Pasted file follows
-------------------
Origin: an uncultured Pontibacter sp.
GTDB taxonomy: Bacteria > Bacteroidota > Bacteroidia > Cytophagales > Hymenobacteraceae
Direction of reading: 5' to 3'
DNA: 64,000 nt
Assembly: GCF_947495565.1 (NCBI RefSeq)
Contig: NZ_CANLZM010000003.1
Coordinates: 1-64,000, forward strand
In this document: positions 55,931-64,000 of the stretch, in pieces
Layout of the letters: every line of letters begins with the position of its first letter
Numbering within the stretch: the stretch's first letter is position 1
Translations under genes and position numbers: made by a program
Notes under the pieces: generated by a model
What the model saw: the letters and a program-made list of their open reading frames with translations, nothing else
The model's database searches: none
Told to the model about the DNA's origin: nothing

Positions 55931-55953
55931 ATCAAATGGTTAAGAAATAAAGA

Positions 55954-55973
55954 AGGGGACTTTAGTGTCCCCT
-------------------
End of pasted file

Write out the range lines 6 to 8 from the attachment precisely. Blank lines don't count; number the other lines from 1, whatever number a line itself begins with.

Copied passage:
Contig: NZ_CANLZM010000003.1
Coordinates: 1-64,000, forward strand
In this document: positions 55,931-64,000 of the stretch, in pieces